Cognitive Behavioral Therapy to Help HIV Infected Adults With Depression to Adhere to Antiretroviral Therapy
|Depression HIV Infection||Behavioral: Cognitive behavioral therapy (CBT)||Phase 1|
|Study Design:||Allocation: Randomized
Intervention Model: Parallel Assignment
Masking: None (Open Label)
Primary Purpose: Treatment
|Official Title:||Cognitive Behavioral Adherence Intervention for Depressed HIV Patients|
- Microelectronic medication adherence [ Time Frame: Measured at Weeks 16 and 24 ]
- Self-reported depression [ Time Frame: Measured at Weeks 16 and 24 ]
|Study Start Date:||June 2007|
|Study Completion Date:||June 2013|
|Primary Completion Date:||June 2013 (Final data collection date for primary outcome measure)|
No Intervention: 1
Participants will receive usual clinical care, which may or may not include mental health treatment
Participants will receive cognitive behavioral intervention
Behavioral: Cognitive behavioral therapy (CBT)
Participants in this group will receive individual sessions of cognitive-behavioral training for improvement of medication adherence and reduction of depression.
Antiretroviral therapy (ART) is a type of medication treatment for HIV that impairs the virus's ability to multiply. When used properly, it has been shown to be successful in reducing HIV-related deaths. A high adherence rate to ART is required to adequately suppress the virus, limit drug resistance, and reduce transmission. HIV infected people who are depressed often experience increased difficulty with adhering to their ART regimen. This study will compare the effectiveness of a cognitive behavioral intervention that targets both depression and adherence versus usual care practices which may or may not include mental health intervention with the goal of improving ART adherence among HIV infected adults with depression who are experiencing difficulty with adhering to their medication regimen.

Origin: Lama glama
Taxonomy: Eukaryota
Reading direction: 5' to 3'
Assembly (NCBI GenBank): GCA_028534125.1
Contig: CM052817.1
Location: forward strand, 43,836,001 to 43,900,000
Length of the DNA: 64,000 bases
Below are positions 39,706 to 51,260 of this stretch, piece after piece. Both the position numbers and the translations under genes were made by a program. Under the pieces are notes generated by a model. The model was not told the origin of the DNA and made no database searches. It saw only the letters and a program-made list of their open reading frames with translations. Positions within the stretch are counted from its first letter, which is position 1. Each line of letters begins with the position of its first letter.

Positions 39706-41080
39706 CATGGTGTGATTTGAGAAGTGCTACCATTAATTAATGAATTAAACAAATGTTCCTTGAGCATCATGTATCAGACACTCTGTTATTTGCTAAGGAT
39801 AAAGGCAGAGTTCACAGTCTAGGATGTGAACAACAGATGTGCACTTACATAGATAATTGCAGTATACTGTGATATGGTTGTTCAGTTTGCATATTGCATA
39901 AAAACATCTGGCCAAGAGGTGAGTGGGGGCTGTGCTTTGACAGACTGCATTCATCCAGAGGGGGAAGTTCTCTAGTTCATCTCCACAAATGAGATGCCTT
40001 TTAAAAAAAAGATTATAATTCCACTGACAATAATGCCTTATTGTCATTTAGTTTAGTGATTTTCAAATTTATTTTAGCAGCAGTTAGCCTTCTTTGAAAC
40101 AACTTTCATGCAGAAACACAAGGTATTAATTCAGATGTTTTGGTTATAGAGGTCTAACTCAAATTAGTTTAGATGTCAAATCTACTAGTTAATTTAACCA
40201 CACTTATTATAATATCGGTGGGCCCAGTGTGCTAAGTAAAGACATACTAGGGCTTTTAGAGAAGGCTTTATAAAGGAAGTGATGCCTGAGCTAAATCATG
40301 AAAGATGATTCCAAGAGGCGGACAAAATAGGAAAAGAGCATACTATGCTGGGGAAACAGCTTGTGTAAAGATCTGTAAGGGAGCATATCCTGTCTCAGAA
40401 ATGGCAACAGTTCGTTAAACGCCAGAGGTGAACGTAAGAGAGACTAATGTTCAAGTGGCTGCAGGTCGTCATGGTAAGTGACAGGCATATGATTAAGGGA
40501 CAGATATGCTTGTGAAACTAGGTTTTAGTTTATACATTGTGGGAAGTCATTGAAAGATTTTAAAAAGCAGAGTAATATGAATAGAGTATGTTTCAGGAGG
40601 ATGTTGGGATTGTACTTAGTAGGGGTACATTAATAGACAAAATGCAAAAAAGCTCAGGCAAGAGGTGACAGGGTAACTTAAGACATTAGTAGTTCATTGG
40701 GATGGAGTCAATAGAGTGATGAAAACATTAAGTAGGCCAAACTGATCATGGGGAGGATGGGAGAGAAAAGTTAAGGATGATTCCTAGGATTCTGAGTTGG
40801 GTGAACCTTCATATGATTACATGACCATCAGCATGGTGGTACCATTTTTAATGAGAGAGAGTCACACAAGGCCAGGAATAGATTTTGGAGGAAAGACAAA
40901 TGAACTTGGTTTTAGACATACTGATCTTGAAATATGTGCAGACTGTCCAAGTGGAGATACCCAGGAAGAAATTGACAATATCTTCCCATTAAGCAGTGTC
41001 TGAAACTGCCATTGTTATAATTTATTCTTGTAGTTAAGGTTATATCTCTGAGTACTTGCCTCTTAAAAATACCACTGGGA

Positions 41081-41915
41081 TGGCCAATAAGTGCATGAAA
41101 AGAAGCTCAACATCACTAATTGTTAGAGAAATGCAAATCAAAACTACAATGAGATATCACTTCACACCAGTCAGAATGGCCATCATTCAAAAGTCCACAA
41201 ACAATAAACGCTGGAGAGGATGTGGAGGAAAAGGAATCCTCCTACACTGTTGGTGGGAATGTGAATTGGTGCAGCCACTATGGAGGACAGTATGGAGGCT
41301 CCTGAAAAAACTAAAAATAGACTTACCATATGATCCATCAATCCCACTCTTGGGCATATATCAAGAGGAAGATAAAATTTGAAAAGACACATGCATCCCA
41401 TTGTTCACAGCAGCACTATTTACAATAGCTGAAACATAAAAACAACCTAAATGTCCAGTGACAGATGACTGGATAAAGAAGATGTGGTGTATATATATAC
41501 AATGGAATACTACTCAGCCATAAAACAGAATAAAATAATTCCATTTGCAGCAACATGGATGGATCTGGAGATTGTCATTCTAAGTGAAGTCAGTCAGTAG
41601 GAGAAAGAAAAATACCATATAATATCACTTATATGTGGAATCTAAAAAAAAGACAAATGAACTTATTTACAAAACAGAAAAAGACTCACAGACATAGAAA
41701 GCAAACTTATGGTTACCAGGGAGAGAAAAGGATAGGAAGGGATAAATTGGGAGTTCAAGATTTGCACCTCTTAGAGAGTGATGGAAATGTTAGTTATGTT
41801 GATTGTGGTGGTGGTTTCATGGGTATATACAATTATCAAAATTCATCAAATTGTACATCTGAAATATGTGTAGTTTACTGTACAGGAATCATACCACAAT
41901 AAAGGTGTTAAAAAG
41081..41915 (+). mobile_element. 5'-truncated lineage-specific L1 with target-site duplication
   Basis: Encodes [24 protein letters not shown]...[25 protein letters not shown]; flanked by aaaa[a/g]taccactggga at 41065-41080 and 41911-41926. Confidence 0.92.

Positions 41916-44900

This study will last 24 weeks. Participants will be randomly assigned to receive the cognitive behavioral intervention or usual care. Study visits for all participants will occur at baseline and Weeks 4, 8, 16, and 24. Those receiving the intervention will also have visits at Weeks 1 and 2. Participants receiving the intervention will attend five individual treatment sessions followed by one to three booster treatment sessions; these sessions will coincide with the study visits.
Please refer to this study by its ClinicalTrials.gov identifier: NCT00509340
|United States, California|
|LA Biomedical Institute at Harbor-UCLA|
|Torrance, California, United States|
|Principal Investigator:||Glenn J. Wagner, PhD||RAND|